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Puppies the newest learning tool for grade two

For one lucky grade two classroom, the newest students, Tango and Sparky are by far the most popular.

For one lucky grade two classroom, the newest students, Tango and Sparky are by far the most popular.

Lori Friesen is a University of Alberta researcher who made the connection between a love of reading and writing and dogs, and has implemented her two dogs, Tango and Sparky into the learning process.

Friesen was a grade two teacher before getting her PhD, and often brought her dog Tango to class as a reward to students for good behaviour. Each child would have 10 minutes of quiet time with the dog.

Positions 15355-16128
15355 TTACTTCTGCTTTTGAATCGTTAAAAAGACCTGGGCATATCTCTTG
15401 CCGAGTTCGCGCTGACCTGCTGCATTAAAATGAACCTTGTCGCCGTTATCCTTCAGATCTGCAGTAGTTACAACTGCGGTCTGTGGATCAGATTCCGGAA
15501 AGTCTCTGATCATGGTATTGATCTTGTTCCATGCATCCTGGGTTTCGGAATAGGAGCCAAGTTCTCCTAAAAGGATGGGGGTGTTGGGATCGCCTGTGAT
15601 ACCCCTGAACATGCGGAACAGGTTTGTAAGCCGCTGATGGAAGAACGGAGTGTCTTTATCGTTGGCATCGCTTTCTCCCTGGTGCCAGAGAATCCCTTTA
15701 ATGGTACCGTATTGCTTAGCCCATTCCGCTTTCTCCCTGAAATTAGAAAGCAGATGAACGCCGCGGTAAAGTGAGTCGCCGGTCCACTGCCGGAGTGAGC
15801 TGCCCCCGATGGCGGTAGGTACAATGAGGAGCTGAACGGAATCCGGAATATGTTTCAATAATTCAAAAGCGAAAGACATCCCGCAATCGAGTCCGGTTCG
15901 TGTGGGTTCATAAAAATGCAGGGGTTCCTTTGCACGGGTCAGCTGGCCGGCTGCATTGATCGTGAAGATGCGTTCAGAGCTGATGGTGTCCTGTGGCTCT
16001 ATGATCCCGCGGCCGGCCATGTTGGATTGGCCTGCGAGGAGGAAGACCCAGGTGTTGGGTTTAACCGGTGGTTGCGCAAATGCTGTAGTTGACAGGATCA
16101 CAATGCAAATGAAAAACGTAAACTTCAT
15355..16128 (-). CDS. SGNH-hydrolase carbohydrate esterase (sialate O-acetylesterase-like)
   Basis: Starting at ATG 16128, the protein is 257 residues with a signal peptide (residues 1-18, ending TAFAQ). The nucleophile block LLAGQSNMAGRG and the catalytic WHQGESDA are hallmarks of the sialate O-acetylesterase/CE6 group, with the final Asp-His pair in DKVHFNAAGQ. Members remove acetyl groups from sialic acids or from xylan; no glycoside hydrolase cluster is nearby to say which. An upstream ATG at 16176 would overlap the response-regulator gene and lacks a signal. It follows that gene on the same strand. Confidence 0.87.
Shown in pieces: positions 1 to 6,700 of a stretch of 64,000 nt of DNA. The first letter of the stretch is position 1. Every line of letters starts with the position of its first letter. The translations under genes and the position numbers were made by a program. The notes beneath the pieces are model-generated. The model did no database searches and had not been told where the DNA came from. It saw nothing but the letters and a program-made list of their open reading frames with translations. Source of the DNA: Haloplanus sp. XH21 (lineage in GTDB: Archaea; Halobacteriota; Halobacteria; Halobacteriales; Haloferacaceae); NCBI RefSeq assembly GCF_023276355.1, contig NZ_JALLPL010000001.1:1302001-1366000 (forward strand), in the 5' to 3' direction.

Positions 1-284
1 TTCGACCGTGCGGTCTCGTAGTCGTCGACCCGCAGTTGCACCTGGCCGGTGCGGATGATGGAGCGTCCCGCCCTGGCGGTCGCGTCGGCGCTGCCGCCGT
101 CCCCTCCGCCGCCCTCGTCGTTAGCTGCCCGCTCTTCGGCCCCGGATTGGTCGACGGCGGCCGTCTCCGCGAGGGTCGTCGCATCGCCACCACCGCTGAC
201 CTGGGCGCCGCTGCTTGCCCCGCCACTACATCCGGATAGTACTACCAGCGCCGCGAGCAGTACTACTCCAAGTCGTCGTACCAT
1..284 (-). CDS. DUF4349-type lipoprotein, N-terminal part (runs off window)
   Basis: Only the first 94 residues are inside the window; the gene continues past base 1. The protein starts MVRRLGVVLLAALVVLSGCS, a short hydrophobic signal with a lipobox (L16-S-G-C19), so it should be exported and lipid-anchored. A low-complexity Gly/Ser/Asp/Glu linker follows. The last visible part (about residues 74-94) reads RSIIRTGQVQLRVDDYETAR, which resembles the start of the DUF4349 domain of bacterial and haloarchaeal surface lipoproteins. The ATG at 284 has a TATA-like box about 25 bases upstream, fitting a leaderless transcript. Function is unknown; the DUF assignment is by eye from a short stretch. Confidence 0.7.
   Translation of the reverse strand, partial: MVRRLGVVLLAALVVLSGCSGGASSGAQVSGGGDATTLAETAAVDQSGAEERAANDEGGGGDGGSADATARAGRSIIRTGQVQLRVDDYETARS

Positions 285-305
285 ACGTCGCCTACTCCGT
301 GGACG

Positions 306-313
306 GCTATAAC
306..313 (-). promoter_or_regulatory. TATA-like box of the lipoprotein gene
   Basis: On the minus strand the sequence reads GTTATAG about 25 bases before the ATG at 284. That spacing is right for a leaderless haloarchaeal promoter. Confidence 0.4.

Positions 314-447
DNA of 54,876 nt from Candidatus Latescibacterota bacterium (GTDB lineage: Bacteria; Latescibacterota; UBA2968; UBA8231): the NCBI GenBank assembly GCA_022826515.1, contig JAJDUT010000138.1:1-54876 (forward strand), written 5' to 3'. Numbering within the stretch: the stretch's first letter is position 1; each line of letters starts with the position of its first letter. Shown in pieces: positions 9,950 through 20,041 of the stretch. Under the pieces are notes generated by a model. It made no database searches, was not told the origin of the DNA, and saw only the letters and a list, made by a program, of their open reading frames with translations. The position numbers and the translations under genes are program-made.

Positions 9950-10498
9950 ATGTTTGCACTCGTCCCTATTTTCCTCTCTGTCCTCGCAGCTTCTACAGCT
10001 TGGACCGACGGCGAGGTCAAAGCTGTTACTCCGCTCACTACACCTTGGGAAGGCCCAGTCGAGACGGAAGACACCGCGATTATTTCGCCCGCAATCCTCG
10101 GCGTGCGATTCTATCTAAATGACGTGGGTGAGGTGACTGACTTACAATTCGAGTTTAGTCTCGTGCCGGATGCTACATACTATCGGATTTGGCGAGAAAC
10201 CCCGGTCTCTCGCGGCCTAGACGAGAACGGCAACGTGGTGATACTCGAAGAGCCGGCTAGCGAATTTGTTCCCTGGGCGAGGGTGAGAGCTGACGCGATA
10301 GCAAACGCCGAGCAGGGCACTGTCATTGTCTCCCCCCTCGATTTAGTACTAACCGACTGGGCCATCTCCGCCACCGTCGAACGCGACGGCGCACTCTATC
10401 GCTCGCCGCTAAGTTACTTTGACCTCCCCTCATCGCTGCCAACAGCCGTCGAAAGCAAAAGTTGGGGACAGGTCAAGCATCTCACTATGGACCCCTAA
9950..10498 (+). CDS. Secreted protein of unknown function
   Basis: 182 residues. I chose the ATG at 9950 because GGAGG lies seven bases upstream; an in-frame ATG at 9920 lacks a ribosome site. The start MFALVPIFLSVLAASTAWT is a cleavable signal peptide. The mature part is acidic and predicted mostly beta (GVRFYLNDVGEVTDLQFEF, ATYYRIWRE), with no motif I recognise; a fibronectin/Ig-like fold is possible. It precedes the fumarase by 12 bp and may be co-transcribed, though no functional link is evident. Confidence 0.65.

“What I started to notice was some of the kids brought books to read to Tango,” said Friesen. “ I noticed some of the boys arguing over which books Tango liked the most.”

Her class gave her the inspiration to find the science behind such a strong response to canine assisted learning. While earning her PhD, Friesen began a weekly research course for a small group of students, bringing Tango to the class and facilitating their time with him.

Friesen interviewed the children after the experiment to find out what they were getting from this activity. “They’re the ones teaching the dog, they’re the ones in charge. They don’t really have that in the regular classroom,” said Friesen.

 
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